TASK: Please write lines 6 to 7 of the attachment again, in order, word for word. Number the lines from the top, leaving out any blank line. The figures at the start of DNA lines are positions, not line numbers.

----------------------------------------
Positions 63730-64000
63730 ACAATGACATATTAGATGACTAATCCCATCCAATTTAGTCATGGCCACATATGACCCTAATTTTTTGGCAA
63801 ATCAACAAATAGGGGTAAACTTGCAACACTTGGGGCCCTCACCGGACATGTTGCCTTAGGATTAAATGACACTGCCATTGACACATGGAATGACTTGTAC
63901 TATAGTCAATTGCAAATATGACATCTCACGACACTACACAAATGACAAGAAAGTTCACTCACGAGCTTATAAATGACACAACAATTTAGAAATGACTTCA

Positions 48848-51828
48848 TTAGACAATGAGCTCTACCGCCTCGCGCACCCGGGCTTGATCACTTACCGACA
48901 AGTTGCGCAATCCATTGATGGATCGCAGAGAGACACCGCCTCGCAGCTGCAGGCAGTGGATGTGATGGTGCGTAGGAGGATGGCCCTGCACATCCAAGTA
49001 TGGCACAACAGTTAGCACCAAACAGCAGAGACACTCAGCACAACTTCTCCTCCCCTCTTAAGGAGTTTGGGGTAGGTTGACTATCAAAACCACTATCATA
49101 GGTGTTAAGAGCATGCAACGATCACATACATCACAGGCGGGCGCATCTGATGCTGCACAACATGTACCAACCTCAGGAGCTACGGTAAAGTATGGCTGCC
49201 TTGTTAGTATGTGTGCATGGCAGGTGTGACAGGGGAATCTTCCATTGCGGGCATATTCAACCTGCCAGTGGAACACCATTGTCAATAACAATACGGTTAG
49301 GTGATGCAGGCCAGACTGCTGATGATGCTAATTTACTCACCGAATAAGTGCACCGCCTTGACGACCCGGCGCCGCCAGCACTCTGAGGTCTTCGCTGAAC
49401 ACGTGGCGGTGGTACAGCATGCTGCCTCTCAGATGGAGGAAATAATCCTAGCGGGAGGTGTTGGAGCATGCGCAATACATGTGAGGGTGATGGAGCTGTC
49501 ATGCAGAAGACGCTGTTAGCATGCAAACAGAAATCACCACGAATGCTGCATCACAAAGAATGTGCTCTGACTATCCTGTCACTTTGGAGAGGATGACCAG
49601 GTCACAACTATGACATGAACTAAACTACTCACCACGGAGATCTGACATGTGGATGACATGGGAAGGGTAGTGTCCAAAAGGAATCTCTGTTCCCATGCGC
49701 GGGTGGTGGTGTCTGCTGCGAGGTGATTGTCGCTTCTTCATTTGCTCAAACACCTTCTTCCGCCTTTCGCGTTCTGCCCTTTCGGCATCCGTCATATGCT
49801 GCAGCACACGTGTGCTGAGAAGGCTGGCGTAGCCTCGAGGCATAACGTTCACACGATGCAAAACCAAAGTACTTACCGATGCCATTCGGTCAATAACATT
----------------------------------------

48848 TTAGACAATGAGCTCTACCGCCTCGCGCACCCGGGCTTGATCACTTACCGACA
48901 AGTTGCGCAATCCATTGATGGATCGCAGAGAGACACCGCCTCGCAGCTGCAGGCAGTGGATGTGATGGTGCGTAGGAGGATGGCCCTGCACATCCAAGTA